Even worse, there are the situations where you do have control at the start, but a wrong choice suddenly takes the outcome out of your hands. The horror comes in knowing, on some level, what’s happening to you is your fault, that somewhere along the way you made a tiny mistake that set horrific events into motion.
Nothing is more terrifying than the moment you can’t take back. The left turn you made before realizing how close the oncoming traffic was. You can see your doom coming but it’s too late to stop it. Scream all you want, but it won’t make the seconds tick backward to undo what you’ve done.
Those are the twin fears that underlie all horror: powerlessness and regret. They don’t always co-exist, but stakes (and tension) are higher when they are found in combination.
In horror films, it goes like this: you say Bloody Mary three times into the mirror; you watch a video tape and wait seven days; you run up the stairs to escape a killer even though there’s nowhere to go but down; you ignored the warnings not to go into the woods; because you weren’t paying attention, a zombie bit you and now you’re infected.
Not only do you die, you know you’re dead before it even happens and there’s nothing you can do except watch yourself die. Live your final moments with the knowledge this could have been prevented.
If only you weren’t the way you are: too stubborn, too curious, too brash or arrogant or oblivious or skeptical.
Maybe horror films are our Greek tragedies, catharsis through pity and fear in situations created by a character’s fatal flaw. The horror and tragedy of Oedipus wasn’t that he killed his father or entered an incestuous marriage unknowingly; the horror was the realization that he was not in control of his destiny and that his actions, while predetermined, exposed the lie of free will and destroyed his life.
The people who make genuinely scary horror films understand the potent cocktail of helplessness and regret. All horror deals with the things we can’t fight.
When the end of humanity comes, the threat is too big; the infection spreads too quickly, the undead rise in numbers too great, the desperation of survivors turns everything to chaos. A character’s every decision becomes weighted with life or death significance.
When a character falls into a trap (which may or may not be of her own making), she is bound, hobbled, and mutilated. She is physically overpowered and intellectually outwitted. Assuming she makes it out alive, she is psychically wounded; she also has no control over the traumatic memories that haunt her in the aftermath.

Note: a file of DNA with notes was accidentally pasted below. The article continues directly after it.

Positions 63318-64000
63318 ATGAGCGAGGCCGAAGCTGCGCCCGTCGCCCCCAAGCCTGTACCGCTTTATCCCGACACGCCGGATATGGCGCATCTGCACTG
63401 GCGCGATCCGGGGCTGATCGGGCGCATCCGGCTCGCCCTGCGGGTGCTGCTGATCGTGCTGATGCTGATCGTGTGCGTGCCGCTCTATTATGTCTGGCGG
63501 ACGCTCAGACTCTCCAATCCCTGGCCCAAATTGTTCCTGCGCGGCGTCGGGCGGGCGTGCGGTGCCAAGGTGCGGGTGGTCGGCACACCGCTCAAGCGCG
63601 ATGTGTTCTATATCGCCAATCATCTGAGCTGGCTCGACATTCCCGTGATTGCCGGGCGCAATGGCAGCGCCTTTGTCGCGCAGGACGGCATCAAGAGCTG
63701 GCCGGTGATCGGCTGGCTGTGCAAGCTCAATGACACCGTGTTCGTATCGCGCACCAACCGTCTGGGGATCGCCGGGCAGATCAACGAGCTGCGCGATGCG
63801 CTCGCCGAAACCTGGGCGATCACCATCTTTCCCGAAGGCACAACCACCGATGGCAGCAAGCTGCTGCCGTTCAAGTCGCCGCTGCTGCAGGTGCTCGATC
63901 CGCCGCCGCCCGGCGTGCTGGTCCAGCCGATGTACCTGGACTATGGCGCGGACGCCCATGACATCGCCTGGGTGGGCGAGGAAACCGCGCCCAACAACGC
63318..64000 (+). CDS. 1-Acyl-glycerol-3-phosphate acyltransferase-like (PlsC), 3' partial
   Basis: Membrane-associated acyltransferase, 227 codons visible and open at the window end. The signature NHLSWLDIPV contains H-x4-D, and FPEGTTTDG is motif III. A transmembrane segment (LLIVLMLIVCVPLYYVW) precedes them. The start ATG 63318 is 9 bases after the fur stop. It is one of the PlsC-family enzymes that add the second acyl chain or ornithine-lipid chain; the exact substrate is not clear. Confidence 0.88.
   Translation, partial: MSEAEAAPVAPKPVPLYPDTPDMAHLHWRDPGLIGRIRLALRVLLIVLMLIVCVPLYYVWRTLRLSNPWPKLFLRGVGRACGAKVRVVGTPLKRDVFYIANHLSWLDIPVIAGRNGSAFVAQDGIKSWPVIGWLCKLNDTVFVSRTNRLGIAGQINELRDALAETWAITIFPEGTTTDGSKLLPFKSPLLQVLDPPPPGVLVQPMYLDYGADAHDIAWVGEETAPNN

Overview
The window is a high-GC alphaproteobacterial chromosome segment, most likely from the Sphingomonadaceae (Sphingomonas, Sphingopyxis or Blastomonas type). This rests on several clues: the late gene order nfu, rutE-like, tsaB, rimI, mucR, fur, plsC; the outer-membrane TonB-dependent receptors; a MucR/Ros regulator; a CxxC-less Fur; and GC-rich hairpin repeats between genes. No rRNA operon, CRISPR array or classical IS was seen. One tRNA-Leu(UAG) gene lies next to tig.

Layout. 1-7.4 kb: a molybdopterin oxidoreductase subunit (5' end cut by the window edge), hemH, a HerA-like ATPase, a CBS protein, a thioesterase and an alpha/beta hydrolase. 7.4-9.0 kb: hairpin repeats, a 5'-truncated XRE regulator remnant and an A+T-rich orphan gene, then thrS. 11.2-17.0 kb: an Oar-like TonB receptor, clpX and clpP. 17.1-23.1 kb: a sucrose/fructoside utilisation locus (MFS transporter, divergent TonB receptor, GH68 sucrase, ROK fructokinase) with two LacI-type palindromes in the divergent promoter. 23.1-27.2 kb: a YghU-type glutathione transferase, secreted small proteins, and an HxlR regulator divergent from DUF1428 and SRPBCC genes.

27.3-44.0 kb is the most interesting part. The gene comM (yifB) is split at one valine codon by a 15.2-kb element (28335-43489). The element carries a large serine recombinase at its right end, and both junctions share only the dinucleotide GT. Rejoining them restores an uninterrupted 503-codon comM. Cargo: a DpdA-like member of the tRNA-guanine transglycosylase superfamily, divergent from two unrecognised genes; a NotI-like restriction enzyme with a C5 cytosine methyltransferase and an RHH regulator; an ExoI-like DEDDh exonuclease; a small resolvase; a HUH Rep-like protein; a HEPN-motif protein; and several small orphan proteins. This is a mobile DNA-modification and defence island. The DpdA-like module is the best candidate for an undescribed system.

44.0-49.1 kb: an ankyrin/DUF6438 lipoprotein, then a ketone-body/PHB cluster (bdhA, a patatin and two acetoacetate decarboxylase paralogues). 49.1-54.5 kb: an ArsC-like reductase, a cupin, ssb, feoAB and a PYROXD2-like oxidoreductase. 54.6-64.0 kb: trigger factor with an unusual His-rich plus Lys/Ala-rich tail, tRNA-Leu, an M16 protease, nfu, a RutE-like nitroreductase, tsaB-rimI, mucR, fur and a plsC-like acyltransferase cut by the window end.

When confronted with true evil or true insanity, the character fails because he has mistakenly believed all humans to be rational. He has prided himself on his empathy and ability to reason with other people. But evil resists. Crazy does not find him charming and does not care that he has a wife and three kids.
And lastly, when confronted with the supernatural, the character finds that, having released the vengeful spirit into the world, it’s simply not possible to fight a ghost. She can’t fight the unknowable and the unseen. The uncertainty. What she can never really comprehend is loss, absence, or grief. By the time it’s all over, she is afraid of being afraid.
So could the ultimate fear be powerlessness, mixed with regret? Sounds a lot like death, after all. Dying is scary because of those things, because it silences us and takes away our agency. No more body, no more mind.
It’s also possible that loss of power is my personal deepest fear, and thus influences the things I find scary or compelling in horror films. It would be potentially foolish for me to assume that my ultimate fear is something primal and universal to all of humanity. Fear is one of the most personal things in the world. I tried to explain to my mother once why The Ring got under my skin so much. I told her that the seven day window o’ death scared the hell out of me because I couldn’t stand the idea of knowing that something terrible was going to happen to me, and that I didn’t know what, and there was nothing I could do but just sit and wait for it to happen.
She just laughed at me and said, “Oh, Candice. You’re such a control freak.”